3 Causes of Leaks in Flat Roofs
Flat roofs are a good option for commercial buildings; however, storms and severe weather can speed up the wear and tear on a flat roof, causing leaks that must be addressed immediately. When a roof is not properly maintained, leaks can lead to a long list of additional problems.
Three Causes of Leaks in Flat Roofs
Ice and snow
While traditional peaked roofs are designed to allow rain, snow, and ice to slide off of the structure, flat roofs do not have this feature. This means that heavy snow and ice can result in storm damage that wears them down. Snow that remains on top of a flat roof will form ice and put substantial weight on the roof. Additionally, the build-up of ice, no matter what the pitch of your roof, produces cracks that grow over time, which can cause a number of problems for homeowners. In fact, a typical family spends about a third of its annual heating and cooling budget on air that leaks into or out of the house through gaps and cracks.
Water on the Roof
Standing water can wear holes into the roof quickly and add weight to the structure, slowly easing its way into the building, causing leaks. Water damage costs an average of $2,386 in roof repair, with removing standing water at an average cost of $2,688.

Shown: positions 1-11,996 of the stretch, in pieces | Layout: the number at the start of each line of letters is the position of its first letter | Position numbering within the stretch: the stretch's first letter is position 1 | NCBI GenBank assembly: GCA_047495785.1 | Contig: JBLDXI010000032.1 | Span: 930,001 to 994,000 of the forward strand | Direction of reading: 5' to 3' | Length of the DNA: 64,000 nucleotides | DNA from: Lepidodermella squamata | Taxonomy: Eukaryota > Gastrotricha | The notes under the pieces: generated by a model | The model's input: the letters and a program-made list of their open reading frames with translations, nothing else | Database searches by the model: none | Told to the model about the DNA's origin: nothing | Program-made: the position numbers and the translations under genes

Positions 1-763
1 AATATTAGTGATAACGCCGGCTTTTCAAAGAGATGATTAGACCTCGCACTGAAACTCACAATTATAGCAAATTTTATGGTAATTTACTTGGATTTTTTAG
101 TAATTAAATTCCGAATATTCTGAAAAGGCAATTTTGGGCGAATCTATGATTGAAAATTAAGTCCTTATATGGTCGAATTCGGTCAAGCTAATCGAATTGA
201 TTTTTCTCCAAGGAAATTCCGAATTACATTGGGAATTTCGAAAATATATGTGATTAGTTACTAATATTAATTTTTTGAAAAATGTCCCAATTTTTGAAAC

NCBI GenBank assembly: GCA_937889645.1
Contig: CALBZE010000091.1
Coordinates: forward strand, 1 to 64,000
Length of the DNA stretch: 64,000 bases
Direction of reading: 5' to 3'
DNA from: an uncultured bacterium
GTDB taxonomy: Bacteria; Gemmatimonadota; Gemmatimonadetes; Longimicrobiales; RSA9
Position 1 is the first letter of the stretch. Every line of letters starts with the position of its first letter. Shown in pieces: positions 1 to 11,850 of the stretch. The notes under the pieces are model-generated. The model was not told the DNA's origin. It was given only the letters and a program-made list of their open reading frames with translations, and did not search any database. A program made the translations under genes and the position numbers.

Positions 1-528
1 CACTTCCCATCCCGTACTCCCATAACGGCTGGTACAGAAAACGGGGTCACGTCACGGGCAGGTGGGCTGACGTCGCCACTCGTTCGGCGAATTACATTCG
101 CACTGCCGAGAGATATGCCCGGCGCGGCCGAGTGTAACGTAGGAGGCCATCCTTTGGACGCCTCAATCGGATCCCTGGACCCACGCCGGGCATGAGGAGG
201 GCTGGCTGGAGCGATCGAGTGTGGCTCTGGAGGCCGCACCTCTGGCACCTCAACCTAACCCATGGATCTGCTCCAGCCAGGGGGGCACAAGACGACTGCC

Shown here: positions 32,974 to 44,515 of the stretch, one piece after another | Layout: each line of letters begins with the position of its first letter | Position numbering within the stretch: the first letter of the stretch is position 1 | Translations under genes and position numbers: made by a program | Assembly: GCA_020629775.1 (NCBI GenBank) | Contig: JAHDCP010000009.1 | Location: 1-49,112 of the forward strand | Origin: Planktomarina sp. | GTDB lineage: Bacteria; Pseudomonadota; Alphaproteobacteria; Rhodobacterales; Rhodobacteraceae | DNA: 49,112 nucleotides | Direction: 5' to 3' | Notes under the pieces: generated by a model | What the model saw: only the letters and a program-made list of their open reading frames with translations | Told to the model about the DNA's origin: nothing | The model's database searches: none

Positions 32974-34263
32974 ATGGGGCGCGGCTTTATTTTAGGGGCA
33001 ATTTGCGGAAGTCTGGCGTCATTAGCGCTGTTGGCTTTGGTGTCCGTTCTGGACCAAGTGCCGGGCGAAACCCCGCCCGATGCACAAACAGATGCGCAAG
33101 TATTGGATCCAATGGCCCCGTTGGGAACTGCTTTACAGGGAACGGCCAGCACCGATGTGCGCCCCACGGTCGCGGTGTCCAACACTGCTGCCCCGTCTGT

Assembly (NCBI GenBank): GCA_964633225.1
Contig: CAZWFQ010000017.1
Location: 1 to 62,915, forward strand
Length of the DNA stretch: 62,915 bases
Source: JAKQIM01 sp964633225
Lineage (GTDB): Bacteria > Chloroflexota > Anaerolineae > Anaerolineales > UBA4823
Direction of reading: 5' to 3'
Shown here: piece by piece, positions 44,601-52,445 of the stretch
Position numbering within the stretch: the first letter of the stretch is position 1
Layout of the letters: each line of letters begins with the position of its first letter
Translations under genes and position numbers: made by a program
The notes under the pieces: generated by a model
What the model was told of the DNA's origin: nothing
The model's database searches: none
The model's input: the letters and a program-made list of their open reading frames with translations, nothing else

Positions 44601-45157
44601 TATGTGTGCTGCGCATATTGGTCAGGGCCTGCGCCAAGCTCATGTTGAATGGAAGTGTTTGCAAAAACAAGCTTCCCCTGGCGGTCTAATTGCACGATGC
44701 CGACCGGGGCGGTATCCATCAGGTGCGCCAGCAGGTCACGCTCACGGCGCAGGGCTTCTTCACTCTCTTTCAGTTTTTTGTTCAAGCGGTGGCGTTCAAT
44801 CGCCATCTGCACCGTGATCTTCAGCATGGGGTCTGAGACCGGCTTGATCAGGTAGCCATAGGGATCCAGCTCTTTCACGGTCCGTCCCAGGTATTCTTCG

Age of the Flat Roof
All roofs eventually wear down with age. The most important thing you can do is hire a roof service to conduct regular roofing repair and maintenance. Under normal circumstances, your roof should be inspected once or twice a year. With the proper care, there is no reason your roof should not last at least 30 years.
Your roof is essential in protecting the structural integrity of your building. Roof leaks can lead to water damage, destroy interior finishes and furniture, and promote the growth of mold and mildew. Regular inspection, repair, and maintenance can prevent harm to your building and those inside, as well as prevent you from having to pay for expensive restorations. By keeping up with maintenance, you can identify problems while they can still be fixed, thus saving money in the long run.